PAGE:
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How to revitalize a genre? When Castlevania II: Simon’s Quest was released in 1987, Konami thought they were answering that question, although the industry and the audience weren’t mature enough to consider it. Some anger was to be expected, but no one imagined that its design would only be accepted ten years later with Symphony of the Night. In the space between both titles, Castlevania became a game aimed at a market; after Koji Igarashi took on the mantle of series producer, little or nothing changed. Eventually someone – maybe Igarashi himself – decided to look at the audience with newfound respect. Order of Ecclesia gave back friction to the combat, showed that “challenge” could once again be more than cublicles infested with repeating sprites, and that it had more to offer than bishōnen and spasmodic role-play. It only took eleven years since Symphony, and the result is closer to Rondo of Blood – the last “traditional” Castlevania with brains and brawn.

Part insurrection, part teenage whimsy, Resident Evil 5 was another victim of the same kind of public opinion although the erratic reception it got from critics and players had other reasons. Critics fired off the “racism” shots in the hopes of bringing maturity to videogame discussion; players pointed their fingers at Jun Takeuchi, the game’s producer, in the vain hope of electing him as sole responsible for a “terrible” change; Capcom, haunted by the same specter that ensnared Konami, stated that Resident Evil 6 would be a reboot of the series – even before RE5 was published. As if apologizing for the game.

Like other studios, Capcom has shown that even understanding the base design of their own  games, they can apply the formula both spectacularly well and terribly wrong. But this wasn’t the case, and only critics desperately looking to remain relevant and a change fearing audience could have scared Capcom like that. In spite of the similarities that it shares with Resident Evil 4, the differences are where it goes beyond the sequel. It took a pretty slick format, only reconfiguring the necessary elements to create something recognizable (and still entirely worth of the Resident Evil name) but superior to what came before.

Yes, I am saying that Resident Evil 5 is better than Resident Evil 4.

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Comments Off The rock star who wanted to be a roadie

On Brütal Legend, Tim Schafer and his games

In the old days, videogame magazines lessened some of our indecision when it came to buying games. We knew Nintendo for their charming visuals; we knew Taito for their slick shooters; we knew Data East for, other than a good number of reasonable games, that Guns N’Roses pinball machine. But beyond specialty mags and our friends we knew little about who developed what. It all changed with the growth of the internet: over night companies were no longer unknown entities and we began finding out the names of those who worked on those levels, of who coaxed wonderful melodies out of 8-bit machines, of who poured their heart in making those sprites. At certain point gamers began understanding the notion of author and suddenly Mario and Zelda were no longer Nintendo products but Miyamoto’s games. Metal Gear Solid was no longer a Konami game and instead became Kojima’s “creation”. And so came the idea that videogames could be more than montly paycheques and that some creators have a voice or a vision. The idea that the industry may not just be about financial reports but about “art” instead. The idea that certain people in the industry deserve a certain status, even if the jury is made up of people who don’t know what “art” is, much less what a videogame is.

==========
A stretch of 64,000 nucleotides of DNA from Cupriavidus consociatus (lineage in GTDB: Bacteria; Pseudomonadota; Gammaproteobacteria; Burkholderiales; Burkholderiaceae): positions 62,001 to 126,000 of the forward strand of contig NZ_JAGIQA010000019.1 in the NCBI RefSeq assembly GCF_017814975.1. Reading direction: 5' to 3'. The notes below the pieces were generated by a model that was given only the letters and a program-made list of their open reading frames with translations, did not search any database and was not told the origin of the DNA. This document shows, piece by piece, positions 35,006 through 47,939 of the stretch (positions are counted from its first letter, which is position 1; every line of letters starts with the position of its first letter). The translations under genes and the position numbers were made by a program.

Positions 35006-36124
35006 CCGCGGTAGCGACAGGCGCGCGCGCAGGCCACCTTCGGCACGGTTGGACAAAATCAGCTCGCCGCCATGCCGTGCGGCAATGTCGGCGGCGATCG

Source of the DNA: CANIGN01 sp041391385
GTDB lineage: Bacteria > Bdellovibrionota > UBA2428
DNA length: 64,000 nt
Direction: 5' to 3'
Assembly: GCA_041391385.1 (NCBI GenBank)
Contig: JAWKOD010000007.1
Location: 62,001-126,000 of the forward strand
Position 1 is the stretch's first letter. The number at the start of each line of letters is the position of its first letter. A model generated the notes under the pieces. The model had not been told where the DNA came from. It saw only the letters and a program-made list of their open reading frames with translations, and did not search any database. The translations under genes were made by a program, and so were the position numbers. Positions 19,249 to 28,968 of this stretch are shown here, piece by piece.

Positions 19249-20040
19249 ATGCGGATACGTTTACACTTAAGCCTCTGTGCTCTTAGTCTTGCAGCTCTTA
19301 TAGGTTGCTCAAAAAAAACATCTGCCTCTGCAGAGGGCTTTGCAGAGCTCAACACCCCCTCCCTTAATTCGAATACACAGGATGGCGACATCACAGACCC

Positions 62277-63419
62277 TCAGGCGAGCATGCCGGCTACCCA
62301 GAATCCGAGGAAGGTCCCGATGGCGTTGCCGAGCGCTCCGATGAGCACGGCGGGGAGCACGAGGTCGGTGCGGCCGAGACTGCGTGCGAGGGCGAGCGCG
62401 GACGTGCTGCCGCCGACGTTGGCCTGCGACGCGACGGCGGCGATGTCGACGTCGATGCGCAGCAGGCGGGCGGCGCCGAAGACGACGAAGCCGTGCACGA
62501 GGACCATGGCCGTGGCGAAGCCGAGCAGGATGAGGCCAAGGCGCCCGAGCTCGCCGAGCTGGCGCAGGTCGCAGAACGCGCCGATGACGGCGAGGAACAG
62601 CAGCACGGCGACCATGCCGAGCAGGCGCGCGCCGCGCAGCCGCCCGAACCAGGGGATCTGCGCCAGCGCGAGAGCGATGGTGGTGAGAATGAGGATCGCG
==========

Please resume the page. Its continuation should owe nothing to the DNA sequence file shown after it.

Which is not to say that, once in a while, videogames can’t go beyond themselves without losing what makes them unique and different when faced with other forms of expression. The ratio between attempt and success at this is arguable; less arguable are the mediatic temples consecrated to certain names. Tim Schafer is one of those cases where reputation elevates a creator to rock star status, earning him the esteem of journalists, respect from his peers and worship of the audience. Before Brütal Legend, Schafer was already a legend. Why? When Psychonauts saw the light of day, the press kept building this image of a brilliant designer whose games were filled with fantastic worlds and comedy, but their often mediocre controls and mechanics prevented further recognition. Which is peculiar. Before Psychonauts, Schafer had only worked on adventure games – a genre where controls and mechanics are generally irrelevant. And the only game prior to Psychonauts where Schafer had absolute authorial control was Grim Fandango.

Something to think about: all that reputation was built around one single game. Is it possible that the lack of recognition Schafer gets from the audience stems from a wrong idea promoted by the very journos who wanted to celebrate his work but didn’t quite do their homework?

And if so, how much of that reputation is responsible for Brütal Legend?

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